Stats SA’s report, Crime Against Women in South Africa, found that about 70 813 women experienced sexual offences in 2016/17.
In 2015/16, the report had found that 31665 experienced sexual offences. This was a 53% increase in sexual offences, which Stats SA said was drastic in less than 24 months.
Speaking at the Young Women dialogue by the Department of Women, President Cyril Ramaphosa made commitments to prioritise the fight against gender-based violence.
“We must set up a council at a high level to raise the issue of gender-based violence.
“The killing and raping of women is putting us to shame globally and we must address it in a way that empowers young men to raise their level of consciousness.
“We have become gender sensitive and we want to do good by the women of our country. We must address the issue of gender-based violence, we must address it as hard as we are fighting corruption.
“Women bear the brunt of everything that is negative in the country and they should be recognised as nation builders. If you ever wanted to find a nation builder, look no further, look at the women of our country and you will see nation builders,” he said. Ramaphosa called on South Africans, particularly men, to honour women as they take responsibility for nation building.
Commission for Gender Equality (CGE) spokesperson Javu Baloyi said they had been staggered by the Stats SA report and had been engaging with government and civil society organisations.
“We are happy that the president has responded to us positively to say we need to establish a National Council of Gender Violence to deal decisively with issues of gender and sexual violence, femicide and other related offences.
“We believe that this establishment of a council is long overdue.The council will do research to understand the root of the problems and criminal elements.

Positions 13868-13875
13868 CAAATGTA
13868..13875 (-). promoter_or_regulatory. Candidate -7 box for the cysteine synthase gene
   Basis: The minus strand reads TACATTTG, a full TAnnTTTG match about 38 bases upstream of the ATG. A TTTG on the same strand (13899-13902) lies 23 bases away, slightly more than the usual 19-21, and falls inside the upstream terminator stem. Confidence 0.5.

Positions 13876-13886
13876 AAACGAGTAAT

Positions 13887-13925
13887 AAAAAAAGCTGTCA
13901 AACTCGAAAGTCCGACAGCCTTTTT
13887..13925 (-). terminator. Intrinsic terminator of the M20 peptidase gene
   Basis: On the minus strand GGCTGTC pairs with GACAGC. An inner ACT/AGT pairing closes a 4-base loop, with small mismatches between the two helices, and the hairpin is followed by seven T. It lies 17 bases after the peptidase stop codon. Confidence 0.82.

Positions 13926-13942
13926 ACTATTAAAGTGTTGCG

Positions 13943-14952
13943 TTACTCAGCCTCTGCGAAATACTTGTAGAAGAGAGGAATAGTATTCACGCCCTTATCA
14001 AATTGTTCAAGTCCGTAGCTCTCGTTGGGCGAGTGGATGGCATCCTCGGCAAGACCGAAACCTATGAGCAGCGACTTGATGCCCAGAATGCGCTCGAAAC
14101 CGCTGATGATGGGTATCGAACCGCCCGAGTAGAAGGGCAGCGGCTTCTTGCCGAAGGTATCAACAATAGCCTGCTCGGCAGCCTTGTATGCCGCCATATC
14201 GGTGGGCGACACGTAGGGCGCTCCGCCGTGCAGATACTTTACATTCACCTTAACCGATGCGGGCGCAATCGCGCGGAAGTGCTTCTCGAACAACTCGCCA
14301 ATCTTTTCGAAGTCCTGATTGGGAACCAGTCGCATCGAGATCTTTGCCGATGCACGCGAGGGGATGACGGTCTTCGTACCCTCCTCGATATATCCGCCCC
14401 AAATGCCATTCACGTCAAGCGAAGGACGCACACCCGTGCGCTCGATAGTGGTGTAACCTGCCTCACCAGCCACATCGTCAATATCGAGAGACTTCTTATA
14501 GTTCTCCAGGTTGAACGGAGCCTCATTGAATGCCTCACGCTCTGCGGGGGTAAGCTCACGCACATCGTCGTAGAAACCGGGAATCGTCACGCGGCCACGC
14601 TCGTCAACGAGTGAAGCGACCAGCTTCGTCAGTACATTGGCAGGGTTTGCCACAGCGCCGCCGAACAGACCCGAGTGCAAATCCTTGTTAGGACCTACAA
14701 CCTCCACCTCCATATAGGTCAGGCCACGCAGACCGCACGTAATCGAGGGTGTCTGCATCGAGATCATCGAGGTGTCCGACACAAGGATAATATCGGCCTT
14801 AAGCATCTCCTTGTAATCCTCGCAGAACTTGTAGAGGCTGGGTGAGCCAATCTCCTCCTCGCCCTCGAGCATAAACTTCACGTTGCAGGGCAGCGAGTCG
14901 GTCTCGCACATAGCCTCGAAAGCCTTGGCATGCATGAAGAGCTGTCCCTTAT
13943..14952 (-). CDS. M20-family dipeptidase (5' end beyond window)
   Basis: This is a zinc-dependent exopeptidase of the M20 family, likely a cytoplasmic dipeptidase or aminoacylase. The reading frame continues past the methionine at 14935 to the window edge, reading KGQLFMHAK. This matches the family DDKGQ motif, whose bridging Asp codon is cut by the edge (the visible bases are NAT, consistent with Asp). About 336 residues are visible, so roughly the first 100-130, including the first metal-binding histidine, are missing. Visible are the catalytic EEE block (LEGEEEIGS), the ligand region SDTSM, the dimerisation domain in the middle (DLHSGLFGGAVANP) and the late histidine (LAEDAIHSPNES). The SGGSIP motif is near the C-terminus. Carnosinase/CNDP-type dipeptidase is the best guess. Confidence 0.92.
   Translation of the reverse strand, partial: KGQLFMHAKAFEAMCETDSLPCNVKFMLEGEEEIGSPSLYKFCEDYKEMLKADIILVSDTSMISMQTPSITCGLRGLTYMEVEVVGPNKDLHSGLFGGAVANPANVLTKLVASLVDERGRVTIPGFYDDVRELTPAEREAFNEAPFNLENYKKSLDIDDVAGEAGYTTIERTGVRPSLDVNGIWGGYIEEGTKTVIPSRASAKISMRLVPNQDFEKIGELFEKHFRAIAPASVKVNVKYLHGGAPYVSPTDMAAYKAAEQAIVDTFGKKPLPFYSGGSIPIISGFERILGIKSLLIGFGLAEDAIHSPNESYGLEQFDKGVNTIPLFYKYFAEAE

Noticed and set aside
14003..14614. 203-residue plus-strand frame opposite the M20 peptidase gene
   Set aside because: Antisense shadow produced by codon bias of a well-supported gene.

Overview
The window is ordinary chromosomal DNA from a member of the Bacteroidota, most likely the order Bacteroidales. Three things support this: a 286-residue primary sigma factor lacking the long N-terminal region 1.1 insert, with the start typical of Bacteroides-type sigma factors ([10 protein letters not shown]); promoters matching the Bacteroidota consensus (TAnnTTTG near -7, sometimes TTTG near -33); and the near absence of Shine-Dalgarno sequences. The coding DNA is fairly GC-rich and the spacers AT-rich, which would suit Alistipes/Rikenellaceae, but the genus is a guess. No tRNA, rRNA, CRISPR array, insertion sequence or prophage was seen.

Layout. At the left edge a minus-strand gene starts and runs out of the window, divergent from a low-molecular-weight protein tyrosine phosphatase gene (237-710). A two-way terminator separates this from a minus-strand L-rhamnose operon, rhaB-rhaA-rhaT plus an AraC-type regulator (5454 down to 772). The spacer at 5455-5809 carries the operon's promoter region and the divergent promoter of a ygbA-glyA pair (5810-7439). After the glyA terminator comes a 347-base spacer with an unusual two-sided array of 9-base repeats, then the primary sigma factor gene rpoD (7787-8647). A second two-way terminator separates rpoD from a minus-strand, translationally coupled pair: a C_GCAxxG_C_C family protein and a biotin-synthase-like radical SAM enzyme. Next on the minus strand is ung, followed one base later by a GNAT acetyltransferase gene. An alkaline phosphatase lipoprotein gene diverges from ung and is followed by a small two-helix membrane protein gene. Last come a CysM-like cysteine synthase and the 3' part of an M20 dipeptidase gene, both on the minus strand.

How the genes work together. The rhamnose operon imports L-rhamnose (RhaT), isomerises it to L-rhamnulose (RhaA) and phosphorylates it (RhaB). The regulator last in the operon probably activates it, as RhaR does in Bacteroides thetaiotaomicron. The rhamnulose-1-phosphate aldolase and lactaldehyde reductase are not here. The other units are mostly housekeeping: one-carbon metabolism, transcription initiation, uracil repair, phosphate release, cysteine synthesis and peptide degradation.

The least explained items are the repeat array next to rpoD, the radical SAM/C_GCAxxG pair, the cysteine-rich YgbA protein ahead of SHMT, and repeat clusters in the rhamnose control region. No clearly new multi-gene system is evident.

“We hope and believe the president will fulfil the promise of prioritising gender-based violence similarly to other issues such as HIV/Aids, TB and cash-in-transit heists.
“As a country we have been making noise about this issue for a long time. We need to also look at the country’s judicial system, the systemic issue of offering bail to people and repeat offenders,” Baloyi said.
Ilitha Labantu spokesperson Siyabulela Monakali said: “These figures are testimony to the lack of urgency to adequately address violence against women and girls in South African. It should be a further wake-up call for those in decision-making positions to act decisively to address this pandemic - failure to do so will see a continuation of similar trends.”
Gender violence researcher Lisa Vetten said: “It is crucial to have this data because violence doesn’t stay the same. Some women don’t report, meaning there is a high possibility that the numbers are even higher than this.
“We also want to find out if the significant jump of the numbers in this crime is by people women know, or is it strangers?”